Whiting sets Titan tone as North preps for Salem semifinal
NASHUA – Heart and soul.
That’s what Nashua High School football coach Dante Laurendi says senior Spencer Whiting is to the Titans.
That’s saying a lot, as North has all sorts of standouts, including headline grabbers Curtis Harris-Lopez, Jayden Espinal, Max Ackerman, etc.
But Whiting, the coaches feel, is the silent engine that makes the Titan machine run. He’ll be one of the big keys on both sides of the ball for North in Saturday’s 1 p.m. Division I semifinal vs. Salem at Stellos Stadium.
“The kid has just been about as solid as you can be,” Laurendi said. “We brought him up as a freshman, thought he’d be good. But I don’t think he’s come off the field since his sophomore year.”
How does that heart and soul reputation make Whiting feel? He smiled broadly.
“It feels great,” he said. “But I’m not one to gloat or anything.”
No, not even close. Instead, he wants to set a competitive tone for his team.
“I want to make sure we come out swinging every time,” Whiting said. “I just try to get the guys hyped up. We’ve got a great group of guys here who are always ready to go.”
He plays linebacker and guard for the Titans. But the best thing about Whiting: He’s seen and not really heard.
“Underspoken, really, because he doesn’t talk a lot,” Laurendi said. “But he has this quiet leadership ability, who completely gets everything you’re trying to do, both offensively and defensively. A kid who not only asks good questions but is able to tell everybody around him what they’re doing – but in this completely calm and understated voice.”
In fact, Laurendi said, if you go to a North practice, you wouldn’t hear Whiting’s voice.
“He has this quiet leadership,” Laurendi said. “Everybody knows how he’s going about his leadership, and when he talks to you – and I mean talk,because he doesn’t yell – everybody gets it.
“He doesn’t play a role. When he has something to say, the kids know it’s important, because he doesn’t say much.”
Whiting does the intangibles on a football field that often don’t show up in the state sheet. But trained eyes can see it.
“It’s not glitzy,” Laurendi said. “He’s one of those kids where he may not have 15 tackles in a game. But when you go back and look at the film, you can see he was the reason somebody else did.
“He did his job. He took on a lead back. He bounced something out to somebody else. It’s a very understated, overlooked aspect of our team.”
Whiting is an average sized high school lineman, and defensively is what Laurendi calls “a throwback linebacker.”
“He’s got good size to him, where a lot of guys inside are undersized,” Laurendi said. “He can certainly run, but he can tackle, plays his assignment. … He does his job.”
Whiting says he likes both positions. He enjoys running around and making tackles/hits as a linebacker. He watches the guards, “and if you see the guard pulling, we know where (the play) is going. And you watch the running back.”
As a lineman, he enjoys beating a player one on one, and the touchdown celebration.
“The other way, it’s a great feeling, running into the end zone with guys, celebrating,” he said. “There’s nothing like it.”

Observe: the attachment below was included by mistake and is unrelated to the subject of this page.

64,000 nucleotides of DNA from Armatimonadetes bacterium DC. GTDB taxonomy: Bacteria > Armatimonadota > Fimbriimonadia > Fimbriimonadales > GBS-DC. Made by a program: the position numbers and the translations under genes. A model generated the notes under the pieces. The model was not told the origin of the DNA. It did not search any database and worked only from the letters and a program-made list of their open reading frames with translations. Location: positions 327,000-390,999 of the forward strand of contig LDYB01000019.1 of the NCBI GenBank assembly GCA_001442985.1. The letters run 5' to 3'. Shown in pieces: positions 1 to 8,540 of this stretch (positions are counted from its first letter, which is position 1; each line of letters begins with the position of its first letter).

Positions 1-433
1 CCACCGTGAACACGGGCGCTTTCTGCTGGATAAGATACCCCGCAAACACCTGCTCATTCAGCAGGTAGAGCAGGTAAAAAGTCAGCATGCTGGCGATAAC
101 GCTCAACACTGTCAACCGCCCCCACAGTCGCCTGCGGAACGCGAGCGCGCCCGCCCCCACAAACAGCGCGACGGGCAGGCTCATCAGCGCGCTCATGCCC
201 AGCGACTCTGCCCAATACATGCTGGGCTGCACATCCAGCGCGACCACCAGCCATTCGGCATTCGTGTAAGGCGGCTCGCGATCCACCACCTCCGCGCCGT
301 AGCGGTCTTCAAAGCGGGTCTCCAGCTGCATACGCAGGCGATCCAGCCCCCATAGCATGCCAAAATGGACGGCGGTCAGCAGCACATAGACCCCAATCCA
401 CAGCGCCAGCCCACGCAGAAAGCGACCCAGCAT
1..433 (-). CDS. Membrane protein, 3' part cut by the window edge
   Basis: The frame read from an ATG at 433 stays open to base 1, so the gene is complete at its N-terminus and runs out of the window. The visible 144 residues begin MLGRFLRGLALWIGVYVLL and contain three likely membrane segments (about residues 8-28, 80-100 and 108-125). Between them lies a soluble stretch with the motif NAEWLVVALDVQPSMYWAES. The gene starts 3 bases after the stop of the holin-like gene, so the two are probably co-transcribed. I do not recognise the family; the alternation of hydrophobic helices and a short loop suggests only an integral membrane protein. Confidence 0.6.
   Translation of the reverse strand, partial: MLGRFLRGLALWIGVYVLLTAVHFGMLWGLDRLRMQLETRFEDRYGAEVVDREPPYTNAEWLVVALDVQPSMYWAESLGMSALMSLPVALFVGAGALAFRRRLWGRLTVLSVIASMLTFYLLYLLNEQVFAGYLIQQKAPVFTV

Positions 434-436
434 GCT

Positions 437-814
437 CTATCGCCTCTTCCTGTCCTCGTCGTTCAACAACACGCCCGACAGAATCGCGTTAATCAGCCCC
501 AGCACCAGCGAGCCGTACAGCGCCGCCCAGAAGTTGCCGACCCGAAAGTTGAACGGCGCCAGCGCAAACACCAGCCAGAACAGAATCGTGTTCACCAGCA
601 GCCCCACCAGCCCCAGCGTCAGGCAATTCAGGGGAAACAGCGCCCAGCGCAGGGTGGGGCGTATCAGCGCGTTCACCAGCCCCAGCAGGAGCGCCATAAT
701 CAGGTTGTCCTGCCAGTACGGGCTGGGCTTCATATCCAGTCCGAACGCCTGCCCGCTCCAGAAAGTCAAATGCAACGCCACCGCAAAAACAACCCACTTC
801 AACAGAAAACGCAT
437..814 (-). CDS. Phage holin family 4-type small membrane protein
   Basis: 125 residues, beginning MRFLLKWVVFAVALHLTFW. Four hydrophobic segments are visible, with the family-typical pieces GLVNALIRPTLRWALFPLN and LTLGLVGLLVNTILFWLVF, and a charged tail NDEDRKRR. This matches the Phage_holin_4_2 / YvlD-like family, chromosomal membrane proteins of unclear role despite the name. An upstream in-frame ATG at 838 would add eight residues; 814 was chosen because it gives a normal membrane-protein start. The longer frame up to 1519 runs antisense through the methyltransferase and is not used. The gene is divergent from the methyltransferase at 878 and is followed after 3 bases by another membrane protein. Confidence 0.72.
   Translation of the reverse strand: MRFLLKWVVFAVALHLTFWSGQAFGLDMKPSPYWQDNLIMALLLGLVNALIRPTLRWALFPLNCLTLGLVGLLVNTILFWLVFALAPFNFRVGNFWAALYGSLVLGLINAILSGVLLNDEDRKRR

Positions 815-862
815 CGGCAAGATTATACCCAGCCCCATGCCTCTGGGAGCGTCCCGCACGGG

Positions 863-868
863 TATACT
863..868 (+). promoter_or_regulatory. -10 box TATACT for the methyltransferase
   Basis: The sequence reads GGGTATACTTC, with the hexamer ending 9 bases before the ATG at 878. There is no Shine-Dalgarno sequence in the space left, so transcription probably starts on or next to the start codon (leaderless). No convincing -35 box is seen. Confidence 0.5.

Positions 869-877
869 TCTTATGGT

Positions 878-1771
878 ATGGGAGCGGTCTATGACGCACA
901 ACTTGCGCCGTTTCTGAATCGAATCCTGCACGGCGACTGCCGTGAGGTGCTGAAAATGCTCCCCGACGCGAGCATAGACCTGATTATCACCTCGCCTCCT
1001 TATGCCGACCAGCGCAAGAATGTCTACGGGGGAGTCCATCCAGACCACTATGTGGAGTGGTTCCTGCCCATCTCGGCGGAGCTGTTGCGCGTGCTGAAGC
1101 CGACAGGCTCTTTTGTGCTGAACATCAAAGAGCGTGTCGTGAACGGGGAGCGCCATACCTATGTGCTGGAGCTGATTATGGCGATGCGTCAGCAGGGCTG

How does Whiting see his role?
“Just lead by example, just do my job, teach the younger guys what they’ve got to do,” he said.
And he knows that because he studies the game. He watches a lot of film of opponents, maybe two or three hours a week, and now more that the playoffs are here.
Whiting has been a great fit because he’s been with his teammates for awhile. He and the other upperclassmen have played together since their seventh and eighth grade PAL days, winning two championships together at that level.
“We’ve got good chemistry all around,” he said. “We know each other.”
Whiting started late, but wanted to be with his friends so he began playing football in the seventh grade. His parents held him back when he was younger.
But they couldn’t do it forever. He played soccer when he was really young and basketball. Football, though, had more of an appeal. He wrestles during the winter for the Titans.
“I always felt this was the game for me,” he said, adding he’d like to play in college but will explore that down the road, as well as studying engineering.
Meanwhile, he keeps doing what he does best – compete.
“A kid who is always in great shape, but is always banged up to hell because he plays so hard,” Laurendi said. “He’s just so consistent in everything he does, it’s really hard to take him off the field.
“This year we have more depth so we can take him off some special teams. But it wasn’t that way in the past. It’s almost like his punishment for being so steady, and consistent and good was ‘You have to stay on the field, we can’t get you rest.'”
But he helps his coaches rest, in a way. What Whiting gives Laurendi and the coaching staff is peace of mind.
“I guess the best thing I can say is trust,” Laurendi said. “From a coaching perspective, myself, both coordinators and all his position coaches, there’s a sense of trust with him that doesn’t happen often at the high school level with kids.
“It’s going to get done, and if it doesn’t, it’s not for a lack of effort. And he’s going to make sure everyone around him is going to do their best.”
Laurendi said when Whiting came to the program as a freshman, he took the coaches by surprise. They didn’t know him, but his quiet demeanor and work ethic stood out.
“We were like, ‘This kid as a freshman, he’s pretty strong, athletic, and kind of gets it,'” Laurendi said.
And he’s been a mainstay ever since.
“You feel better,” Laurendi said, “when he’s on the field.”